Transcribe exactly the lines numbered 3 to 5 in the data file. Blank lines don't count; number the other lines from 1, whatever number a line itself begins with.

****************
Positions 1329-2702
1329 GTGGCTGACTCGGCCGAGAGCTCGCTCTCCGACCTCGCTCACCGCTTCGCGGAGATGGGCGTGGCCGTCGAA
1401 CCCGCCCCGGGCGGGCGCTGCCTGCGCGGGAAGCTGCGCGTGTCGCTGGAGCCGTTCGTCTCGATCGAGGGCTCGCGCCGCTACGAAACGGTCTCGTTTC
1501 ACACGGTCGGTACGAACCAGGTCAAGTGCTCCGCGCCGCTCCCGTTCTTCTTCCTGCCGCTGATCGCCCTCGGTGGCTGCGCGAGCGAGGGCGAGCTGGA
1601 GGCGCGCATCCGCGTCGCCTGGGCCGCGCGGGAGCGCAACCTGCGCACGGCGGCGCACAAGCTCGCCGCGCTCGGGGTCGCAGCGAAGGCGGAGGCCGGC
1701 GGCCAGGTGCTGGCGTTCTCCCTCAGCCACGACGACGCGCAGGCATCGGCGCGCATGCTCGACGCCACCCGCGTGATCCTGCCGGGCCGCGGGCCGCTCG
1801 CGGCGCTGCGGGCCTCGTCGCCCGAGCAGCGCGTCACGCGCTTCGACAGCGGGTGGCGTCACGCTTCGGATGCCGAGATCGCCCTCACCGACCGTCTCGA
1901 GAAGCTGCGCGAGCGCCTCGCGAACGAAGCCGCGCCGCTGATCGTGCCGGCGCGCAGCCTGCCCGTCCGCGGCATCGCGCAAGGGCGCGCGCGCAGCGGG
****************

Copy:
1401 CCCGCCCCGGGCGGGCGCTGCCTGCGCGGGAAGCTGCGCGTGTCGCTGGAGCCGTTCGTCTCGATCGAGGGCTCGCGCCGCTACGAAACGGTCTCGTTTC
1501 ACACGGTCGGTACGAACCAGGTCAAGTGCTCCGCGCCGCTCCCGTTCTTCTTCCTGCCGCTGATCGCCCTCGGTGGCTGCGCGAGCGAGGGCGAGCTGGA
1601 GGCGCGCATCCGCGTCGCCTGGGCCGCGCGGGAGCGCAACCTGCGCACGGCGGCGCACAAGCTCGCCGCGCTCGGGGTCGCAGCGAAGGCGGAGGCCGGC